“We look at gun violence as a public health issue because when we think about the impact gun violence has on a community it’s not just the victim and the victim’s families,” Cicchetti noted. “If a child is shot, it’s not just their family, but the kids who knew the kid or even the shooter. It’s the kids who are seeing these shootings on TV every night and thinking Chicago’s unsafe. What we’re seeing is a pervasive sense of hopelessness and danger that is much broader than just the immediately impacted families.”
Increasing Access to Mental Health Services
Given the ripple effect a shooting can have on a community, nonprofits around the country are working to help affected students. Parkland Cares is a nonprofit launched in response to the 2018 school shooting at Marjory Stoneman Douglas. It’s one of many that sprang up to provide emotional support services to the community in the wake of the Parkland massacre.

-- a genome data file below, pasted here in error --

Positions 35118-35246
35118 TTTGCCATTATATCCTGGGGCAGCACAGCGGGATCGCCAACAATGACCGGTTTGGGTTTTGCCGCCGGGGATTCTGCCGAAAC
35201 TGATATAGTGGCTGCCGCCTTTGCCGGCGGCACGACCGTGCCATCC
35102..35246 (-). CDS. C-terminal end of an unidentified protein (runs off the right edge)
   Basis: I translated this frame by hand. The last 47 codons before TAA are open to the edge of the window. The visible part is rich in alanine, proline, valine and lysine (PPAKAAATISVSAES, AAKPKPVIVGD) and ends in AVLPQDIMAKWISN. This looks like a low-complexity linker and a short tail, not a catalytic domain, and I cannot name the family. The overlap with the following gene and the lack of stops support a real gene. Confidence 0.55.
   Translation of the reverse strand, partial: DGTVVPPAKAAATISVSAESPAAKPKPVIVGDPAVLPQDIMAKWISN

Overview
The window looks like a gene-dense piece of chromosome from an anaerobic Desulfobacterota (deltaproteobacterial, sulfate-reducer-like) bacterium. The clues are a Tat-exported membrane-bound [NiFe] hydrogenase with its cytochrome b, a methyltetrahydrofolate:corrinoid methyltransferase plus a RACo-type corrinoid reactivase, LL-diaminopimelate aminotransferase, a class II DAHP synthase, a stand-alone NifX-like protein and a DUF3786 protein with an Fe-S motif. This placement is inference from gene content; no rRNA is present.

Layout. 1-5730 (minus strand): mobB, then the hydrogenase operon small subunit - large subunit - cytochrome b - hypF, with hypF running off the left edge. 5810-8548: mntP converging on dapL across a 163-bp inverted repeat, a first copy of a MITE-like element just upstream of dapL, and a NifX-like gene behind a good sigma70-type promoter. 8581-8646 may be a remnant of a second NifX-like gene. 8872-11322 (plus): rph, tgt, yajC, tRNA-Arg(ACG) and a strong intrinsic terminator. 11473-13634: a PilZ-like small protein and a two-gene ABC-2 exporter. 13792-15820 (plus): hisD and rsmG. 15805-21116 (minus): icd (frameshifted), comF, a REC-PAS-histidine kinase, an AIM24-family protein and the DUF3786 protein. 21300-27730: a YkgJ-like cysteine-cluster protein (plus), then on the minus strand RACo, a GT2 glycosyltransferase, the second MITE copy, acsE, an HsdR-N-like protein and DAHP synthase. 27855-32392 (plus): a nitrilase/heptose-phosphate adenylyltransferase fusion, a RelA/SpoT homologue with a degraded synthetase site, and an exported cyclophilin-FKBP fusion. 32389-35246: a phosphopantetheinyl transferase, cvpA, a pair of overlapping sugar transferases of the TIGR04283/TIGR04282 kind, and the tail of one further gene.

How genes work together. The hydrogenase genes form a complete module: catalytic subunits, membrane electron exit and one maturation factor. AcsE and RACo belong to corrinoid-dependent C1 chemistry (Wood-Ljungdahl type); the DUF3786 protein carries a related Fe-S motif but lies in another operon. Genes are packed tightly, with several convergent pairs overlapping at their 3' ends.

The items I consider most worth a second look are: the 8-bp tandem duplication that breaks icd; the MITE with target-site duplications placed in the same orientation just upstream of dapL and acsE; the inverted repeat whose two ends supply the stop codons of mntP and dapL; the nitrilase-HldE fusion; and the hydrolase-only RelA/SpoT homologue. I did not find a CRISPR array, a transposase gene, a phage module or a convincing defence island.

“After a tragedy like this, [post-traumatic stress disorder] often sets in, maybe not immediately but eventually,” said Stacey Udine, the executive director of Parkland Cares. “So it’s important to have the services in place to prevent future tragedies and help the community heal. There’s an immediate need but it’s also long term. It’s a marathon, not a sprint.”
Parkland Cares provides grants to mental health providers to help individuals and families access services. To date, the organization has allocated more than $240,000 in grants.
Udine’s daughter was a senior at Marjory Stoneman Douglas High School when the shooting occurred. She had left the school grounds an hour before the gunman opened fire.
“It touched us all,” Udine said. “It’s something you really think could not happen to you, but it can.”
Despite the work of Parkland Cares and other nonprofits in the community, many students in Parkland are still struggling.
In the wake of the mass shooting, Florida lawmakers gave more than $69 million in mental health funding to school districts. Now, in the wake of the recent suicides, lawmakers are looking more closely into what the schools are doing to avert the most dire consequences of the traumas that threaten the mental health of their students.
Adapted by WhoWhatWhy from Will Caldwell / Vimeo (CC BY 3.0).